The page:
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A novel synaptic plasticity rule explains homeostasis of neuromuscular transmission

  1. Gilles Ouanounou  Is a corresponding author
  2. Gérard Baux
  3. Thierry Bal
  1. Centre National de la Recherche Scientifique, FRE 3693, France
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Cite this article as: eLife 2016;5:e12190 doi: 10.7554/eLife.12190

Abstract

Excitability differs among muscle fibers and undergoes continuous changes during development and growth, yet the neuromuscular synapse maintains a remarkable fidelity of execution. Here we show in two evolutionarily distant vertebrates (Xenopus laevis cell culture and mouse nerve-muscle ex-vivo) that the skeletal muscle cell constantly senses, through two identified calcium signals, synaptic events and their efficacy in eliciting spikes. These sensors trigger retrograde signal(s) that control presynaptic neurotransmitter release, resulting in synaptic potentiation or depression. In the absence of spikes, synaptic events trigger potentiation. Once the synapse is sufficiently strong to initiate spiking, the occurrence of these spikes activates a negative retrograde feedback. These opposing signals dynamically balance the synapse in order to continuously adjust neurotransmitter release to a level matching current muscle cell excitability.

https://doi.org/10.7554/eLife.12190.001

eLife digest

Nerve cells communicate with each other, and with targets such as muscle cells, at junctions called synapses. The nerve cell before the synapses releases a chemical called a neurotransmitter, which binds to receptors on the cell after the synapses. However, the first cell cannot determine by itself whether it is releasing the correct amount of neurotransmitter to activate its partner. For this, it requires feedback from the second cell.

This feedback is particularly important at synapses between nerve cells and muscle cells, which are known as neuromuscular junctions. The likelihood that a given amount of transmitter will activate a muscle cell can vary with age and after exercise. Muscle cells must therefore be able to instruct their nerve cell partners to increase or decrease neurotransmitter release to accommodate these changes.

Ouanounou et al. have now identified the mechanism by which muscle cells determine whether nerve cells are releasing an appropriate amount of neurotransmitter. Experiments in two distantly related animals – mice and embryos from a frog called Xenopus – revealed that muscle cells use two calcium-based signals. The first is the flow of calcium ions into the muscle cell in response to binding of neurotransmitter to receptors at the synapses: this tells the muscle cell how active the nerve cell is. The second is the release of calcium ions from internal stores inside the muscle cell: this occurs whenever neurotransmitter release is sufficient to activate the muscle cell.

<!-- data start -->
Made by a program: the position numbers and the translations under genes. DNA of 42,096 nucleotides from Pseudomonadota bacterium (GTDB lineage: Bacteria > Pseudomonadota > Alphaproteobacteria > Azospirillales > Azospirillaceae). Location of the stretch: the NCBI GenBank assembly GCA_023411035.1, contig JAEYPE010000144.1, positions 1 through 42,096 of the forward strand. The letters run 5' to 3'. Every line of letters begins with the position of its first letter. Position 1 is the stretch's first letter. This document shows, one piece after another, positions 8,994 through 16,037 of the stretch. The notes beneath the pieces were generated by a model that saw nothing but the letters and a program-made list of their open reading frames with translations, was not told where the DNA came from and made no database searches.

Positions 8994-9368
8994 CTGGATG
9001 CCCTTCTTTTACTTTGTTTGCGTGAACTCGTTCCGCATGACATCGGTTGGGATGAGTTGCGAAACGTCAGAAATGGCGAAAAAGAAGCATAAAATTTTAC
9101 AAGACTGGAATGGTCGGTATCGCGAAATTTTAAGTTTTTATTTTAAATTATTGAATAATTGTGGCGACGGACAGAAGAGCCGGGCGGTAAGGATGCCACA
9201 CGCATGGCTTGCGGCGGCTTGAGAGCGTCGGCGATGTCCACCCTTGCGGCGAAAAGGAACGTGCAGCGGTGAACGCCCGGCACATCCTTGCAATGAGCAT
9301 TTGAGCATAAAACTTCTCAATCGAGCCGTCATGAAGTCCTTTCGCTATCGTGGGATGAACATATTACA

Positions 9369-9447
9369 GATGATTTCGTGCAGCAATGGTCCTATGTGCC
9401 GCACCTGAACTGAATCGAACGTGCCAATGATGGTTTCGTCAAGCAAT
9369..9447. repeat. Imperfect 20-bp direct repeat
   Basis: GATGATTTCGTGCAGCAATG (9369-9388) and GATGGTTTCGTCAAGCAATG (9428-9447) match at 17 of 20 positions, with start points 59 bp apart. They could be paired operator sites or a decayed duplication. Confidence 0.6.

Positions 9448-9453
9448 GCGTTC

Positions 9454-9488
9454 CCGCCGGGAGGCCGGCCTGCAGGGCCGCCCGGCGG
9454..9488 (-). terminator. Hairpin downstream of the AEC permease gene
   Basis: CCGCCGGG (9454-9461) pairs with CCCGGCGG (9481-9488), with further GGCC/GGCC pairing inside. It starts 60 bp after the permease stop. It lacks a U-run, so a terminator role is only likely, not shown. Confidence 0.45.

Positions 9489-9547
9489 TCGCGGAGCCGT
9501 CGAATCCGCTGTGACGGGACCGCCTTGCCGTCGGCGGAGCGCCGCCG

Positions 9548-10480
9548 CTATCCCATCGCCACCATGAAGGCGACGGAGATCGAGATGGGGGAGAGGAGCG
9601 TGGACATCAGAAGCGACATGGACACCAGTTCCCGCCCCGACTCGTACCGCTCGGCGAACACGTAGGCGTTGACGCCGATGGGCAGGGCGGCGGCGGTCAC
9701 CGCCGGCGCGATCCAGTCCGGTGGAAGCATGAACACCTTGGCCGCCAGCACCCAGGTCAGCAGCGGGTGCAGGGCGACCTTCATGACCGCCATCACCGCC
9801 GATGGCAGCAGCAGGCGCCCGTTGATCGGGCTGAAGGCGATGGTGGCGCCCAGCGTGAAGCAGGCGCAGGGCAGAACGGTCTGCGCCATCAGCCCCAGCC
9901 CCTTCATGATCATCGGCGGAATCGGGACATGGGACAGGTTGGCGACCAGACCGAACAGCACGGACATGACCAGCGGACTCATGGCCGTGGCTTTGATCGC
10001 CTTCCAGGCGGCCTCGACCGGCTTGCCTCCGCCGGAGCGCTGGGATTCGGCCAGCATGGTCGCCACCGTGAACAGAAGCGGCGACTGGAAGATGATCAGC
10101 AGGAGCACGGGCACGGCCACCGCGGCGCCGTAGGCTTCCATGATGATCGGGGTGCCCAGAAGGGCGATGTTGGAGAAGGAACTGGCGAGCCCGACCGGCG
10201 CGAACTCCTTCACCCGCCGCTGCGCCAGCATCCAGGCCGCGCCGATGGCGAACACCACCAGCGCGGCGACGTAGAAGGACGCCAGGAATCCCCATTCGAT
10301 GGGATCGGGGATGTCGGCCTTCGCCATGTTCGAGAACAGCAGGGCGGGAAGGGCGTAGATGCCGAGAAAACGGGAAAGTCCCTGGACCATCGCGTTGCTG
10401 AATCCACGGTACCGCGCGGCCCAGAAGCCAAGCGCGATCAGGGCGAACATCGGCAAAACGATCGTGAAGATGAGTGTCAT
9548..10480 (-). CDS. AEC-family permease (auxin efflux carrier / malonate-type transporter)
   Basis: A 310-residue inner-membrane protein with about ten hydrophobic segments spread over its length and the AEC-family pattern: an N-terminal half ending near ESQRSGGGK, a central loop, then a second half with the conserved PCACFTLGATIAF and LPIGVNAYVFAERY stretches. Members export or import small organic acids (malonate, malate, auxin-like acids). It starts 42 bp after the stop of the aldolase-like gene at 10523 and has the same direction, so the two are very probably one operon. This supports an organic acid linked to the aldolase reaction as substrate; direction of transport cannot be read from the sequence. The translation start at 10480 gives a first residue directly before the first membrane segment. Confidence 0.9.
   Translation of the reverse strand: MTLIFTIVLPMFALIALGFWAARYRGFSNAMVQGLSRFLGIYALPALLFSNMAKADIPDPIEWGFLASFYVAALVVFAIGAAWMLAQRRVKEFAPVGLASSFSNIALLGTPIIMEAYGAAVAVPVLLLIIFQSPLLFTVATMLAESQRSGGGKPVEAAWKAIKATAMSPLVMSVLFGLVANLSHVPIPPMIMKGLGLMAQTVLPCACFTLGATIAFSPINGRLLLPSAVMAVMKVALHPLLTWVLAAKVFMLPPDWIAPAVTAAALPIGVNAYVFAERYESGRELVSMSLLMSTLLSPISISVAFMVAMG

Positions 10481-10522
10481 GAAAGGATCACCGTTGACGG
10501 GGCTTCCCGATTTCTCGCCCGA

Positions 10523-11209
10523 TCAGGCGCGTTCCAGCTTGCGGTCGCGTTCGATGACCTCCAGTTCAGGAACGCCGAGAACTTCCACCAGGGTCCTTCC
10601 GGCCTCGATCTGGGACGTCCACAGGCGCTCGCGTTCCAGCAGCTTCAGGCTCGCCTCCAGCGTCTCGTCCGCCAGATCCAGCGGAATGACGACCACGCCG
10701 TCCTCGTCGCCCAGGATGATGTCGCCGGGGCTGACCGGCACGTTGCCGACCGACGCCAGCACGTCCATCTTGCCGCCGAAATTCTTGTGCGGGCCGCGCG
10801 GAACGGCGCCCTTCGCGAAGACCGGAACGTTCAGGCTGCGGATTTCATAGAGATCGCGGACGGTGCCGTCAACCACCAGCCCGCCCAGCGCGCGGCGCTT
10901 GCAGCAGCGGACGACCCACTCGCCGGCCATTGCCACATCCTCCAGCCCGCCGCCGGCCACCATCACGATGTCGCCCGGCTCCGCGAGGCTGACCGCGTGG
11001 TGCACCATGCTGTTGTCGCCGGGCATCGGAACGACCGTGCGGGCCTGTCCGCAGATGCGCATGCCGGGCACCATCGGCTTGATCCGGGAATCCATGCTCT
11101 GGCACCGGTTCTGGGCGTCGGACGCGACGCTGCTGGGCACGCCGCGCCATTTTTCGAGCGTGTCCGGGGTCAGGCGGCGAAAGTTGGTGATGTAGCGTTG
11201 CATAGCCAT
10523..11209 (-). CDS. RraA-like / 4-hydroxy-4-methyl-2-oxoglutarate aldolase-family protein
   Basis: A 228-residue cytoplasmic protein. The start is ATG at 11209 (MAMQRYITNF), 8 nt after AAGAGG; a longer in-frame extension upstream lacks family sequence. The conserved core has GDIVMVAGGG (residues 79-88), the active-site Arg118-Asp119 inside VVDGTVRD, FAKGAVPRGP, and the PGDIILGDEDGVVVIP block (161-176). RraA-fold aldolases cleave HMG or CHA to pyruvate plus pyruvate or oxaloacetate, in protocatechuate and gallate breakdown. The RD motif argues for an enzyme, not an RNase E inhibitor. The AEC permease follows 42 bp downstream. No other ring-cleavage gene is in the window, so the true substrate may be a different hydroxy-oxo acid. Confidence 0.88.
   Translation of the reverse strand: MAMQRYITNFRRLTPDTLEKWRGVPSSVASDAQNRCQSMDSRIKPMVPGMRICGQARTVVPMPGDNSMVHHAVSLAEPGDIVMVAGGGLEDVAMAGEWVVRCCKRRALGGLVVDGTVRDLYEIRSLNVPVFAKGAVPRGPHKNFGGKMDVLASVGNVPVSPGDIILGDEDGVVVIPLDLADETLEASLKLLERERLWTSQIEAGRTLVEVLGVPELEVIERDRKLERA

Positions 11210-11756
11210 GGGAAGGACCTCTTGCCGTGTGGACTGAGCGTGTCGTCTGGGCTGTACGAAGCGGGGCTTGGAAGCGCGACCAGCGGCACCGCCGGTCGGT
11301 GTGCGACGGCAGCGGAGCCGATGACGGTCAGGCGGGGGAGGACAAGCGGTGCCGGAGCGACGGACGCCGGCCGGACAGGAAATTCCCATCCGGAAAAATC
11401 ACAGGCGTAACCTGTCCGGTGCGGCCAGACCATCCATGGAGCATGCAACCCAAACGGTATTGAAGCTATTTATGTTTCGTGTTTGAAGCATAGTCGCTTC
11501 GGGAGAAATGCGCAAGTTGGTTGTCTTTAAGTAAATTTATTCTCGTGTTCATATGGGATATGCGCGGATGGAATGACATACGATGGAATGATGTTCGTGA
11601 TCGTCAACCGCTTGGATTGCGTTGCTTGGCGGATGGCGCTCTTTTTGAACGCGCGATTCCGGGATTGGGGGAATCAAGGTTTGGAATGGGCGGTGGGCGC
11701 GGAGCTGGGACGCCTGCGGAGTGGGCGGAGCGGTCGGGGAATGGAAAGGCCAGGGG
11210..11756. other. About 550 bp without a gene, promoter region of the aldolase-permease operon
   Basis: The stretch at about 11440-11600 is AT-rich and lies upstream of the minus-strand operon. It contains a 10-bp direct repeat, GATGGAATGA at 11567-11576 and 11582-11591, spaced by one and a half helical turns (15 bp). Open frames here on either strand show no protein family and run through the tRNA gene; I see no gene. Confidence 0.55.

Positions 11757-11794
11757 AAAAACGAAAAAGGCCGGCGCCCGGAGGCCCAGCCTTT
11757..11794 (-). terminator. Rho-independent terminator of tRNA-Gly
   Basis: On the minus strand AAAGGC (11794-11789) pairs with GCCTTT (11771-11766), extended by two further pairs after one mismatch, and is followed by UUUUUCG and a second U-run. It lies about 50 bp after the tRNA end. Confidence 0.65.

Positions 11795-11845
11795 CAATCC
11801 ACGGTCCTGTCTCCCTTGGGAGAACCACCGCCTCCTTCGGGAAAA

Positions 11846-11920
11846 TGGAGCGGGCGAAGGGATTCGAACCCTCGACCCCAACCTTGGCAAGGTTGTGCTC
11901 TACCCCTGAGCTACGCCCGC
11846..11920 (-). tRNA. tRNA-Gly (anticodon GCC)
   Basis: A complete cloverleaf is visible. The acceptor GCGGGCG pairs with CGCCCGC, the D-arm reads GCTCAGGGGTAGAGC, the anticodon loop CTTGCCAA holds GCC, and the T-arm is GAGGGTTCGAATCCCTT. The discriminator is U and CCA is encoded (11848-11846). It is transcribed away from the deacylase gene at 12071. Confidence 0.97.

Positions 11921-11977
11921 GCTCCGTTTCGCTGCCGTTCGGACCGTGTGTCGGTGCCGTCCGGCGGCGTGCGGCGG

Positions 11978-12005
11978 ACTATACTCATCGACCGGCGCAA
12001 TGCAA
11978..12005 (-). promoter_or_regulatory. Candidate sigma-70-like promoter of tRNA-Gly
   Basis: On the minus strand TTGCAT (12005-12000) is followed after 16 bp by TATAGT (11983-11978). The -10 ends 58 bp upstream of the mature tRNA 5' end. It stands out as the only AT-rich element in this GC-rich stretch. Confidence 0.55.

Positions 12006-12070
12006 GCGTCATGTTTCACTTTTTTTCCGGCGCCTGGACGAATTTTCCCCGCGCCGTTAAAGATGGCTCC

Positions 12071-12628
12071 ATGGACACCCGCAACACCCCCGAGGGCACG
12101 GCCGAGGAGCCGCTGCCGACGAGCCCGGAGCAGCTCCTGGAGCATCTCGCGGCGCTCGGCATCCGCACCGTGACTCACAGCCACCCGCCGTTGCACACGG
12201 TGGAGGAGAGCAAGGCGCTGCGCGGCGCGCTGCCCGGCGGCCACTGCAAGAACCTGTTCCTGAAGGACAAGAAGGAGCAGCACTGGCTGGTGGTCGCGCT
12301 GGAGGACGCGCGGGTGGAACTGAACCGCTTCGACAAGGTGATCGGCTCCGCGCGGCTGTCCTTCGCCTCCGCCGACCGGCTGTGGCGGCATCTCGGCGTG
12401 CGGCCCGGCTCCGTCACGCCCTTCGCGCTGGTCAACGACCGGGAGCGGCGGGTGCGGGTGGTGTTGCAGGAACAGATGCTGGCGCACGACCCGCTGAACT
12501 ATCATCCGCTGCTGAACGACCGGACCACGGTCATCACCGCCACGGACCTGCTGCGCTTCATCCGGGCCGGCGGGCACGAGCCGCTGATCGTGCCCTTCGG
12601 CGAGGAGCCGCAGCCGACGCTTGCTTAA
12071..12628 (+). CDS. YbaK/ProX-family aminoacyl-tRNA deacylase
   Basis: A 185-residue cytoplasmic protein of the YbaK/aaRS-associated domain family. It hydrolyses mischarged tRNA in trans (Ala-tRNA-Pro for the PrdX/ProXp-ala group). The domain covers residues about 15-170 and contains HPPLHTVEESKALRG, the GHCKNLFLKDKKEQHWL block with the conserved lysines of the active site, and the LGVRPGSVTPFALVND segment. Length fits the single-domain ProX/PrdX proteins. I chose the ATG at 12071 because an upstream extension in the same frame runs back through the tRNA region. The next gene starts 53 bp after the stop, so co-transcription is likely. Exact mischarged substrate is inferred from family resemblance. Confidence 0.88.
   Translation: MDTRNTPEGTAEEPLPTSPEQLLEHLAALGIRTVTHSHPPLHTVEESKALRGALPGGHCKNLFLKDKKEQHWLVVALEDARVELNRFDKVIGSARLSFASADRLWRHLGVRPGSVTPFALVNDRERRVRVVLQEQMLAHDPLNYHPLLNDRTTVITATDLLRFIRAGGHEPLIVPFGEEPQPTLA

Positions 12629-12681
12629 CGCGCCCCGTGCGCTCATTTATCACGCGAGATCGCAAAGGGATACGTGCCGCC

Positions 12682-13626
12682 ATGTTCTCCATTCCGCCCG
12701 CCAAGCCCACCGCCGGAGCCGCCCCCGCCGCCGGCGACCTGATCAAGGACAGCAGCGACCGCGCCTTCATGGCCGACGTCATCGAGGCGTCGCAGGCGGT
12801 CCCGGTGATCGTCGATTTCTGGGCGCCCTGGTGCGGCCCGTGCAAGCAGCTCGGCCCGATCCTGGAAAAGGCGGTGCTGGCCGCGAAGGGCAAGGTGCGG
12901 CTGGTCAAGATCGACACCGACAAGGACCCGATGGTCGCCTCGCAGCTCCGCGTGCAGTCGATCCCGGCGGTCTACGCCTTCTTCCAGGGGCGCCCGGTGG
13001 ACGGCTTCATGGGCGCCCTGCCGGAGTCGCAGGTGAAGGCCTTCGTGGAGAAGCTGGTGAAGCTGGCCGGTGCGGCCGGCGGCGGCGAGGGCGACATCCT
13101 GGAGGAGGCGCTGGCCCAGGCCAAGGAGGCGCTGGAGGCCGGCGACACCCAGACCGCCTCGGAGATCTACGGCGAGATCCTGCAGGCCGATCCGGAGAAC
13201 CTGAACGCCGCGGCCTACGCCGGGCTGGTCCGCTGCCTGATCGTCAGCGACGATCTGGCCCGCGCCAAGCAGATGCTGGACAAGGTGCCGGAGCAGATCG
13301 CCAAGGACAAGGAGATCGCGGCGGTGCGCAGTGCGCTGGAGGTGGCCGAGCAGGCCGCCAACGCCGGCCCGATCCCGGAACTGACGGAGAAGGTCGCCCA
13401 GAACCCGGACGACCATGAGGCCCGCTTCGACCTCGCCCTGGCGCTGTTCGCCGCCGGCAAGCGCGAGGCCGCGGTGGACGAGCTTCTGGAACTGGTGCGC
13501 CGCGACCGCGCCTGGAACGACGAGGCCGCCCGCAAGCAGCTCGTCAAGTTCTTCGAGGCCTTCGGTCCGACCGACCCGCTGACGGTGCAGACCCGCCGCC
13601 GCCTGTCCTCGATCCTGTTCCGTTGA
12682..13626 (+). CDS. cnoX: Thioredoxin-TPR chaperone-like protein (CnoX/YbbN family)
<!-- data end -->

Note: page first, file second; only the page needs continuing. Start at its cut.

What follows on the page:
In response to the first calcium signal, the muscle cell sends positive feedback to the neuron, telling it to increase neurotransmitter release further. In response to the second signal, the muscle cell sends negative feedback to reduce neurotransmitter release. Thus, when neurotransmitter release is not enough to activate the muscle, positive feedback dominates and neurotransmitter release increases. However, when the muscle is activated, the two types of feedback act in balance to maintain efficient communication across the synapse.

The next steps are to identify the cell signaling cascades that are mobilized by the two calcium signals, including the specific molecule (or molecules) that regulate neurotransmitter release.

https://doi.org/10.7554/eLife.12190.002

Introduction

In the nervous system, presynaptic neurotransmitter release, postsynaptic receptors, and postsynaptic excitability can be modulated to bi-directionally and durably change synaptic efficacy. There is a large diversity of plasticity processes, which together shape the neuronal network (Changeux and Danchin, 1976; Goda and Davis, 2003; Munz et al., 2014) and tune its properties (Nelson and Turrigiano, 2008). In the brain, concomitantly to various forms of associative plasticity which sustain memory and learning, homeostatic plasticity processes are proposed to restrain the mean level of neuronal activity within a physiological regime, and to maintain the stability of recurrent network activity that can be challenged by associative plasticity (Turrigiano and Nelson, 2004; Macleod and Zinsmaier, 2006; Marder and Goaillard, 2006; Turrigiano, 2007; Nelson and Turrigiano, 2008). Homeostatic plasticity has been extensively studied at the neuromuscular synapse, in particular at the glutamatergic neuromuscular junction (NMJ) in Drosophila (Frank, 2014), due to the robustness of the homeostatic control of synaptic transmission and the great accessibility of the experimental model to genetic manipulations.